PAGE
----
Coconuts wins Asian Academy Creative Award for report on Thailand’s plastic crisis

A Coconuts TV video exposing the plastic pollution crisis in Thailand was recognized for excellence by the Asian Academy Creative Awards.

The video Thailand’s Trash Island, which explores an out-of-control landfill on a sparkling island, was named the Best Single News Story/Report from Thailand by the academy and will go on to compete against other national winners later this year. The video was part of Coconuts TV’s PLANET PLASTIC series about plastic pollution around Southeast Asia. 

“The series was meant to raise public consciousness about the appalling amount of plastic waste in our oceans, and I hope in some small way we made that happen. I’m proud of our team and honored by the recognition,” said Coconuts Founder and CEO Byron Perry.

The video was produced by Teirra Kamolvattanavith, Jae Thanapornrapee, and Wattana Duangsringam. The report came as Thailand and the region began facing an overdue reckoning over its profligate plastic consumption and waste mismanagement. 

Other winners in the same category include a story on China’s Xinjiang Detention Centers by BBC World News, a CNN report on Saudi Teens escaping repression via Hong Kong, Indonesian women “punished for being the victim” in Indonesia by CNN and a high-profile sex scandal in South Korea by BBC World News. Find the full list online.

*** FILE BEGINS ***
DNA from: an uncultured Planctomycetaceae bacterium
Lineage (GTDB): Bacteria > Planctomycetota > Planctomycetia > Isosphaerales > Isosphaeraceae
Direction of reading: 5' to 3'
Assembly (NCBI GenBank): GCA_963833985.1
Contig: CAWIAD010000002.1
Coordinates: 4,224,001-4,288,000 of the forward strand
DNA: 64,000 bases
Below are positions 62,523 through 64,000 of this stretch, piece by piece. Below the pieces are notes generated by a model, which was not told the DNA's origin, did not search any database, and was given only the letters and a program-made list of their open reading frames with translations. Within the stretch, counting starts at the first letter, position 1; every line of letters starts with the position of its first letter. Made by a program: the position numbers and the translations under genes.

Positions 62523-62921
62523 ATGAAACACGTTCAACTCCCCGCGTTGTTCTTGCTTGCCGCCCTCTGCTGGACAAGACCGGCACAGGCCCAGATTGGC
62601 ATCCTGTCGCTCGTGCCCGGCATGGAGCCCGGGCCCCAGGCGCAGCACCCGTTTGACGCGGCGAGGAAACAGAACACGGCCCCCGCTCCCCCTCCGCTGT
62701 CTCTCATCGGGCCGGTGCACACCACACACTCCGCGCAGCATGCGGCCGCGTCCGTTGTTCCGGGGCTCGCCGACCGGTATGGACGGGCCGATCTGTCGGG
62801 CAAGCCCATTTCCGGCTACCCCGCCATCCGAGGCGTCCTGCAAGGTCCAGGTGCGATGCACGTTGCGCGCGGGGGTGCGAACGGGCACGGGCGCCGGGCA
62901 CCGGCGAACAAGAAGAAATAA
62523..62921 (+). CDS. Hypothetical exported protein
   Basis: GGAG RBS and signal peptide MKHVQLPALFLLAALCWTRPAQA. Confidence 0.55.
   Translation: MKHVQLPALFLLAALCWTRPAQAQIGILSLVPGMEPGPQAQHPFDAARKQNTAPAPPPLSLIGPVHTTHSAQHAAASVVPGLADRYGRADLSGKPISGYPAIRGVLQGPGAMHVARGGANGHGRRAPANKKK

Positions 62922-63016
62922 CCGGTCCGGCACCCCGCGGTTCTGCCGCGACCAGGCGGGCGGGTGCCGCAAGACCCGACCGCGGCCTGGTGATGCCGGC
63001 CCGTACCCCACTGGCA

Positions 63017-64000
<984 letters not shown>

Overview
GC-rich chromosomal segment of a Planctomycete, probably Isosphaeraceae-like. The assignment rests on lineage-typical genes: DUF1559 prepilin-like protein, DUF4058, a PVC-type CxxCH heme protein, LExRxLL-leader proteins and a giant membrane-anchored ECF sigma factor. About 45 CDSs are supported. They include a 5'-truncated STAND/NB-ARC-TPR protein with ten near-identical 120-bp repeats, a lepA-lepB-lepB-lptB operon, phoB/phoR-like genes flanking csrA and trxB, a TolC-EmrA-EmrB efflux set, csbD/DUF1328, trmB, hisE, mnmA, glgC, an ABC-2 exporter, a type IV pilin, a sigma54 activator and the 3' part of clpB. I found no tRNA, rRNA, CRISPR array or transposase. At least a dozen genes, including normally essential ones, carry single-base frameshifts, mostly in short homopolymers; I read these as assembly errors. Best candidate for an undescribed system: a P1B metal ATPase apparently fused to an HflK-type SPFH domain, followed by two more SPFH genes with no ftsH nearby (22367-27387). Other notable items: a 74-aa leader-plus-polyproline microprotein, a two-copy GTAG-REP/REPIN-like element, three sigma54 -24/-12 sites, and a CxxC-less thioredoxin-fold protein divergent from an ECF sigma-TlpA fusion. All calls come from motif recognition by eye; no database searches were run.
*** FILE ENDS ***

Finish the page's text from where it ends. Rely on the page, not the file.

Winners have been judged the best work from their respective countries in select categories. Regional winners will contend for the top regional prizes to be named at a December ceremony in Singapore as part of the Singapore Media Festival.

The awards are judged by recognized industry professionals and qualified nominees. The regional winners are chosen by those nation’s respective judges while the final stage is evaluated by expert panels from around the world. 

Winners will be announced Dec. 6 or Dec. 7.

Producer Teirra Kamolvattanavith at the Koh Lan landfill. Photo: Coconuts
Producer Teirra Kamolvattanavith at the Koh Lan landfill. Photo: Coconuts
Videographer Wattana Duangsringam works through the powerful trash stench. Photo: Coconuts
Videographer Wattana Duangsringam works through the powerful trash stench. Photo: Coconuts
Some of the estimated 50,000 tons of garbage at Koh Lan’s landfill. Photo: Coconuts
Some of the estimated 50,000 tons of garbage at Koh Lan’s landfill. Photo: Coconuts
Producer Teirra Kamolvattanavith ventures into the landfill to talk to the trash collectors. Photo: Coconuts
Producer Teirra Kamolvattanavith ventures into the landfill to talk to the trash collectors. Photo: Coconuts